Skip to main content

COVID-19 Update: Although the Gould Library building remains closed, the library staff continue our commitment to support the teaching and research needs of the Carleton community. Information on remote access to library resources and services will be updated regularly on the Remote Resources and Guidance for Library Users page and this FAQ. Please do not hesitate to contact us if you need additional assistance.

SOAN 262: Anthropology of Health and Illness

For Professor Pamela Feldman Savelsberg - Winter 2020

Snowball Bibliographing

Besides finding journals via indexes and databases, another great way to approach exhaustivity when surveying the literature on a topic is to take advantage of the scholarly practice of citing sources. To do this, take the articles you have found that most closely address your topic or elements of your topic and look at their bibliographies or references lists. Read through the titles and track down the most relevant and important references to become more familiar with the literature they used to form their argument.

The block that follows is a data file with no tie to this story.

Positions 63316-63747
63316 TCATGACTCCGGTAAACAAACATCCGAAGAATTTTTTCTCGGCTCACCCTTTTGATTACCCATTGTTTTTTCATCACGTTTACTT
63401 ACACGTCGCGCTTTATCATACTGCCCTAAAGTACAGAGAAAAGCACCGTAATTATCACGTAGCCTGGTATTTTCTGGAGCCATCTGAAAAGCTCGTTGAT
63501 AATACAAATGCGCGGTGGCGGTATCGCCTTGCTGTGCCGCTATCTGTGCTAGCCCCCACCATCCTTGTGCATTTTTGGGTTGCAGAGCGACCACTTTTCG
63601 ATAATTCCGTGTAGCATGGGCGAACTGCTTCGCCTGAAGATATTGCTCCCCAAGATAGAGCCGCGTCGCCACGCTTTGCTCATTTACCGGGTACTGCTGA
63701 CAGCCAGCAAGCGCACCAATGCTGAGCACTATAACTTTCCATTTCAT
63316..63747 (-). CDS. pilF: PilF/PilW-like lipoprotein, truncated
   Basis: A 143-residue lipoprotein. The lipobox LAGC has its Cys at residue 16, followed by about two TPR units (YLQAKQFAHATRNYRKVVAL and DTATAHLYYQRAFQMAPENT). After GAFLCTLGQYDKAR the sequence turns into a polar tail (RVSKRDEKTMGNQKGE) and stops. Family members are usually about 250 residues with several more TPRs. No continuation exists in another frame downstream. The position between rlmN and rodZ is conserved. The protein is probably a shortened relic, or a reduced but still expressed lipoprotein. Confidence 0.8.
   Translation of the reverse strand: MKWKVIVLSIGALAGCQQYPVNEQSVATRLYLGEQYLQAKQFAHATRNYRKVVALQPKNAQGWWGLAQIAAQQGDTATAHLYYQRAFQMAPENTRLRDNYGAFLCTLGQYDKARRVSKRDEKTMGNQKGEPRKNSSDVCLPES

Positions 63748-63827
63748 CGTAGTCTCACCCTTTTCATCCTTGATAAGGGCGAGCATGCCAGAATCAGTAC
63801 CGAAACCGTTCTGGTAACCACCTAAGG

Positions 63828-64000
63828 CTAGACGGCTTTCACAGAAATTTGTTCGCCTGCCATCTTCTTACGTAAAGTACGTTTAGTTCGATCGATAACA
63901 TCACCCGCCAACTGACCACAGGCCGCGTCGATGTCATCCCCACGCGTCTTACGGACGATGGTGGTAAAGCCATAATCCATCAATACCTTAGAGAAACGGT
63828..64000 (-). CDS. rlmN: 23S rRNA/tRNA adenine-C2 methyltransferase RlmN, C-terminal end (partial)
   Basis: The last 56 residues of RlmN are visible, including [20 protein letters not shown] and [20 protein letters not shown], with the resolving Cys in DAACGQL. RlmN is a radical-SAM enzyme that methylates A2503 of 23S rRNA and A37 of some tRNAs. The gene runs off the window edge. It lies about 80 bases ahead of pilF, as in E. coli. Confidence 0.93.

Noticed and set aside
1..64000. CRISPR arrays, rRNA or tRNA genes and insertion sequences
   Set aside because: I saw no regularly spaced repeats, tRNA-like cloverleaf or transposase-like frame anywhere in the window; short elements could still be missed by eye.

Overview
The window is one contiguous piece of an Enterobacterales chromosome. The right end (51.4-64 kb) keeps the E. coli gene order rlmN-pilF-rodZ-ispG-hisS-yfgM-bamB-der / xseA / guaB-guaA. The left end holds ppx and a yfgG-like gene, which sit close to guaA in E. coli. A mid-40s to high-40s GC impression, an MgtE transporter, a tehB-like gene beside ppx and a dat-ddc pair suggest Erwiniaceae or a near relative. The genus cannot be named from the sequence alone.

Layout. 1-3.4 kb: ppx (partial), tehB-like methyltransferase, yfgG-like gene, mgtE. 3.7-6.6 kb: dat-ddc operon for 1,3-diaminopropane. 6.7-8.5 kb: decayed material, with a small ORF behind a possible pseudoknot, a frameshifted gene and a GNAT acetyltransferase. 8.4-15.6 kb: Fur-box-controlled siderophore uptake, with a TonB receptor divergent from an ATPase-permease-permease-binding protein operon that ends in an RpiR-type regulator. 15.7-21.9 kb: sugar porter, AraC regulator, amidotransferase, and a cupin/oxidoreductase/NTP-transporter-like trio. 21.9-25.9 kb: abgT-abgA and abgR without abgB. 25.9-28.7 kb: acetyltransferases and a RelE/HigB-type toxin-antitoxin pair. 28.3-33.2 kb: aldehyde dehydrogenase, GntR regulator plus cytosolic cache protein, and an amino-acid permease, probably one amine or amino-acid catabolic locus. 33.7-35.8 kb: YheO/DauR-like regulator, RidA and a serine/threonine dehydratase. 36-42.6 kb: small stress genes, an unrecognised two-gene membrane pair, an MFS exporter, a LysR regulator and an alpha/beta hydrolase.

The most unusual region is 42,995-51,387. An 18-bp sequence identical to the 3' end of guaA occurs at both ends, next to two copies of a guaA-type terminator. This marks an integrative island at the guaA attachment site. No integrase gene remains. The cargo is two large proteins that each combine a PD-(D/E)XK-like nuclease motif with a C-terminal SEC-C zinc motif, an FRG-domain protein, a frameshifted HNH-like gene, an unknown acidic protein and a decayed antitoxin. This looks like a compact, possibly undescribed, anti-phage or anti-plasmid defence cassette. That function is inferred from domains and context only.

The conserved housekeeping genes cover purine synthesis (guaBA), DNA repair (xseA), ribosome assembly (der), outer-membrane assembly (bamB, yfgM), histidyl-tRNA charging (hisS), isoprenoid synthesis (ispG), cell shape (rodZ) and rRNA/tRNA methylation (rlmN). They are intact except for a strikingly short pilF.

As useful as this approach is, it cannot take you forward in time. In other words, in the same way that you know who an author cited in writing their book or article, you might want to find out who has in the meantime used this literature in their work. To create a list of journal articles that have cited a particular article, use the Social Sciences Citation Index.

From the databases page, click "Social Sciences Index," then on the subsequent page, click "Web of Science." On the next page, click the button labeled "General Search." Search for the article of interest. If you find it, there will be a label that says "Times Cited" and a linked number. Clicking that number will result in a list of articles that have used this article in their research. There is a similar functionality in the Sociological Abstracts database. This process can be tricky, so contact me any time to ask for help.

When the Library Doesn't Have What You Want

When you need to read an article, working paper, or book but you can't find it in the Libe's collections, you have more options than pulling out your wallet. The Inter-Library Loan (ILL) service makes it possible for the library to borrow materials from other libraries for you to use.

Look for links to ILL or Illiad (which is the name of our ILL software) from article databases, which will lead you to a request form. You can also go directly to ILL from the library web site (home page > login/your accounts > InterLibrary Loan), where you can also check the status of your requests. Articles take a few days and books around a week. You'll get an email when your item is ready.